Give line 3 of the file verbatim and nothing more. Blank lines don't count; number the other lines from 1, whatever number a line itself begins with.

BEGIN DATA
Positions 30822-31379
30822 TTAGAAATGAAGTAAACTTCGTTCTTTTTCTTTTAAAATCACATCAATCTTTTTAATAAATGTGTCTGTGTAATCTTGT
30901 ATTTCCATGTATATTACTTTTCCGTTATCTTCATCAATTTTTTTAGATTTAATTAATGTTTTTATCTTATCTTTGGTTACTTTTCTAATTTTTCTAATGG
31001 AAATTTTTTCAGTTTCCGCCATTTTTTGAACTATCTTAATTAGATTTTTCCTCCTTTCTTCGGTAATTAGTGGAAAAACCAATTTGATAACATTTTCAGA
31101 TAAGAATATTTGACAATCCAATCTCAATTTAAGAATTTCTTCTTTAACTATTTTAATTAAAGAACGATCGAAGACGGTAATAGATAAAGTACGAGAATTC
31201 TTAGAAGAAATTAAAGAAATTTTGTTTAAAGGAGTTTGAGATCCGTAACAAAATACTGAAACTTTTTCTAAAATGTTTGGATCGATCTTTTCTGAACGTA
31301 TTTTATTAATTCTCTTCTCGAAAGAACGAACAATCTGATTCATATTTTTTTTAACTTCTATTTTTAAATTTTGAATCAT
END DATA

30901 ATTTCCATGTATATTACTTTTCCGTTATCTTCATCAATTTTTTTAGATTTAATTAATGTTTTTATCTTATCTTTGGTTACTTTTCTAATTTTTCTAATGG